Wearable fitness trackers, such as the popular Fitbit, aren't always accurate, as a Ball State study found. But since earlier this year, the Fitbit company has been facing a lawsuit due to these inaccuracies.
Ball State's study, released from Ball State’s Clinical Exercise Physiology Program, found activity trackers tend to underestimate steps — from 20 to 90 percent — for lifestyle activities such as cleaning, sweeping or picking things up around the house.
An underestimation of a workout seems better than the alternative, but that's not what the Fitbit company is facing a lawsuit for.
Along with the inaccuracy in the counting of steps, another study done by researchers at Cal Poly Pomona says Fitbit's heart rate calculations are inaccurate as well.
The study said the heart rate technology currently available for the trackers does not provide a valid measurement of a user's heart rate and, especially during high intensity exercise, cannot be used to provide a meaningful estimate of their heart rate.
However, Consumer Reports tested the heart rate accuracy of the Charge HR and Surge after the initial lawsuit was filed in January and gave both products an “excellent” rating.
The lawsuit, filed the Bylieff Cabraser, Heimann and Bernstein law-firm, calls the Fitbit devices defective. It was filed on behalf of people who bought these Fitbits specifically for the heart rate detecting technology and were disappointed to find it didn't seem accurate.
According to the firm's press release, Fitbit customer and plaintiff Kate McLellan tried other courses of action before reaching out to create a lawsuit.
“Fitbit’s ads made it clear that that is precisely what the Heart Rate Monitors are supposed to do. But in my experience, they do not, and when I complained to Fitbit, they refused to refund my money," McLellan said. "I brought this case because the Fitbit Charge HR that I bought does not accurately and consistently track my heart rate during intense exercise, and because Fitbit refused to stand behind its promise."
The class-action lawsuit argues specifically the "PurePulse technology," used to measure heart rate, is not accurate, like the study says, but it also doesn't do it as well as the company's marketing material promises, a claim the Fitbit company denies.
A spokesperson from Fitbit said that they believe that the study used in the lawsuit is biased, and that it doesn't provide exact evidence.
"[The study] lacks scientific rigor and is the product of flawed methodology," the spokesperson said. "It was paid for by plaintiffs’ lawyers who are suing Fitbit, and was conducted with a consumer-grade electrocardiogram – not a true clinical device, as implied by the plaintiffs’ lawyers."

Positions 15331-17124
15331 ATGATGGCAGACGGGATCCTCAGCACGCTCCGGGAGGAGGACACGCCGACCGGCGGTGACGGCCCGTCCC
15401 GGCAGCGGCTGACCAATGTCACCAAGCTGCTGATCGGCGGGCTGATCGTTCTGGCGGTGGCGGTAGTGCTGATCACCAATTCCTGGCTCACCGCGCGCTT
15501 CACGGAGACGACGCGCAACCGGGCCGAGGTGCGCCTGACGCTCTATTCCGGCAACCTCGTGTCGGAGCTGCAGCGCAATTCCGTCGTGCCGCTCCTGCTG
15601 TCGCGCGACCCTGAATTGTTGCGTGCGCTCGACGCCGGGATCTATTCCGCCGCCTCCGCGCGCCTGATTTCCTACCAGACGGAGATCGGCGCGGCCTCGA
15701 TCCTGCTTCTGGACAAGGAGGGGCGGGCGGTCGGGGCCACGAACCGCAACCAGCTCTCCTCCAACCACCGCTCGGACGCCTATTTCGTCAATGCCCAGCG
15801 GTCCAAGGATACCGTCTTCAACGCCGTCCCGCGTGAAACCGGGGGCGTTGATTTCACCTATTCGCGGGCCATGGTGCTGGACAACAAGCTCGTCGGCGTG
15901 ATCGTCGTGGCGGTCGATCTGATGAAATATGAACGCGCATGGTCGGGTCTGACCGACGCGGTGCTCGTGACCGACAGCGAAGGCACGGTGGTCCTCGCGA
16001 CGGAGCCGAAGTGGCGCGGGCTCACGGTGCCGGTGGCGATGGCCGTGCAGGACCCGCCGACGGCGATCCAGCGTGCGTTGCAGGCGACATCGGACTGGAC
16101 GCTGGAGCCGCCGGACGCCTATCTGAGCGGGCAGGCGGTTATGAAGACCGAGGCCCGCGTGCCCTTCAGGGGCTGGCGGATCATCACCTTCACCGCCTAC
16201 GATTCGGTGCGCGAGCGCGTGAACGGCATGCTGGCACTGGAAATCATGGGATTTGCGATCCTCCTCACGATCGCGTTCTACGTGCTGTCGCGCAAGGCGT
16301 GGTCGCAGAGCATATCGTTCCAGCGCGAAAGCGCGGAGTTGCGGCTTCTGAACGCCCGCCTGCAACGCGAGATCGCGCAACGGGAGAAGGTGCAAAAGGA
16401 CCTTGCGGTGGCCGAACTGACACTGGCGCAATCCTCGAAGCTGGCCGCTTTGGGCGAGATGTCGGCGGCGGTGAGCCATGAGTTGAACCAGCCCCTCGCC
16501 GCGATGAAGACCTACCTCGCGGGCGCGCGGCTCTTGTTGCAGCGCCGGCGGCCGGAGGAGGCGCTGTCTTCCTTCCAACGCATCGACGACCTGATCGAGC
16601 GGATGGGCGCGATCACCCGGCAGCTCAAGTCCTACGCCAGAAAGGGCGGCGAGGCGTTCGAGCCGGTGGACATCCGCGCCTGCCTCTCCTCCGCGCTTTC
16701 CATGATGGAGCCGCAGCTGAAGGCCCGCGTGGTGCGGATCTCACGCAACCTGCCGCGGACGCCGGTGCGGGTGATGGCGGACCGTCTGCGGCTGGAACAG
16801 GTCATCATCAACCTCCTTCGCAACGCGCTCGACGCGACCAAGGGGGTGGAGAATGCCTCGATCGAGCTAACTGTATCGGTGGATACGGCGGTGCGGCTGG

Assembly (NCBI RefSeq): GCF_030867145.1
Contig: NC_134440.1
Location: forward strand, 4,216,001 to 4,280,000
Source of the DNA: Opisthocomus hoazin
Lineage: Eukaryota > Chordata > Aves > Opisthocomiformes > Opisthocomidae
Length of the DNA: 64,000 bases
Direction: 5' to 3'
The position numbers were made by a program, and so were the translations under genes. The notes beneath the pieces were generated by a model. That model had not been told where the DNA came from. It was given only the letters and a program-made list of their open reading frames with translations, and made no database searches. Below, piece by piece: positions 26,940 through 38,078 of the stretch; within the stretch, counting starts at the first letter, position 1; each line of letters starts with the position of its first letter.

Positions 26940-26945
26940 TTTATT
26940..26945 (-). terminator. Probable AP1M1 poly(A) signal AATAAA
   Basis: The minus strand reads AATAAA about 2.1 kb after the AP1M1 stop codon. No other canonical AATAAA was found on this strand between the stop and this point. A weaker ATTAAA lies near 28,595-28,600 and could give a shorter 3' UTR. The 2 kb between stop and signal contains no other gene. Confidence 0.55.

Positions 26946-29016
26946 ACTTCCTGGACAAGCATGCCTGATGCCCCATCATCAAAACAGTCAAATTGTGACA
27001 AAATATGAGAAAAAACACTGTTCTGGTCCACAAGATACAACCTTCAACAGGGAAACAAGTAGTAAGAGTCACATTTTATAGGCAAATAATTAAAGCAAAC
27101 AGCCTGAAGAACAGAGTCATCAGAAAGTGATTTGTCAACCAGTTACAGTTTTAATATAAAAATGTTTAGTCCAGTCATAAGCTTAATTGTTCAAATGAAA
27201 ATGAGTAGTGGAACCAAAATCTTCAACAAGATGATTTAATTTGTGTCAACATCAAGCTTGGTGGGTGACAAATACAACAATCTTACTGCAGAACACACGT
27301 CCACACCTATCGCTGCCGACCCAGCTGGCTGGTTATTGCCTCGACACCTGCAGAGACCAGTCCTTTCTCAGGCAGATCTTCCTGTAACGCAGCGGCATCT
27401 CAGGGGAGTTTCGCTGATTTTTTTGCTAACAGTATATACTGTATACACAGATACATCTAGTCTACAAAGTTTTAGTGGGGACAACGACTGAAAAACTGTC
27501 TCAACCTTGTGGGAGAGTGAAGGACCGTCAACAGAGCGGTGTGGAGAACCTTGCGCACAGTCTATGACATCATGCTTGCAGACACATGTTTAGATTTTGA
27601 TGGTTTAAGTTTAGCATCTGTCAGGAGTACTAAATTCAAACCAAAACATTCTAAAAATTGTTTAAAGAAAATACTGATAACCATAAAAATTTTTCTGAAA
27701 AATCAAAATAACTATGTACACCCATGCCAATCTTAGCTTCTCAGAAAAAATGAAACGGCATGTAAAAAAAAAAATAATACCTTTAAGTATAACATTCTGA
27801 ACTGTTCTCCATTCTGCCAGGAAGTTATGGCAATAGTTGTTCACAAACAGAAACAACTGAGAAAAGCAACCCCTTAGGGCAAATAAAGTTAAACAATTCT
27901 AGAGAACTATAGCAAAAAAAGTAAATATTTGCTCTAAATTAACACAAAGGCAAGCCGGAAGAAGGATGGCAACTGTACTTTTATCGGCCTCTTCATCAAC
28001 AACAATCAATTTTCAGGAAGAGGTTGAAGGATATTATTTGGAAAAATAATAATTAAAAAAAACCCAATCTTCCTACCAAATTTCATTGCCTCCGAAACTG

According to Fitbit, their research team researched and developed PurePulse technology for three years prior to introducing it to market and continues to conduct internal studies to test the features of our products.
The technology is used in the more expensive models of the device — the Surge, Blaze and Charge HR.
The firm is using the latest research as a basis for the lawsuit, and even created an amended complaint on May 19 with the study as evidence.
Cal Poly Pomona researchers Edward Jo and Brett A. Dolezal tested 43 healthy subjects with the Fitbit Surge and Charge HR in "structured laboratory-based and less structured free-living exercise tasks."
The subjects, both male and female, were hooked up to a previously validated and calibrated heart rate measurement system and were also using the Fitbit Charge HR and the Fitbit Surge.
The subjects were assigned to perform exercise tasks that were reflective of activities presented in Fitbit advertisements, such as a self-paced jog, jump roping and jogging on a treadmill for five minutes each while heart rate data from the three devices.
The study said during moderate to high intensity exercise, the Charge HR recorded a heart rate that differed from the validated machine by an average of 15.5 bpm, and the Surge recorded a heart rate that differed from the validated machine by an average of 22.8 bpm.
Ball State's Alex Montoye, a clinical exercise physiology professor who led the first study, previously said whether consumers are using a high-end tracker like those being addressed in the lawsuit or more basic ones that his research analyzed, the technology is the same and will produce inaccurate results.
However, he said they still get people moving and can be a helpful motivational tool.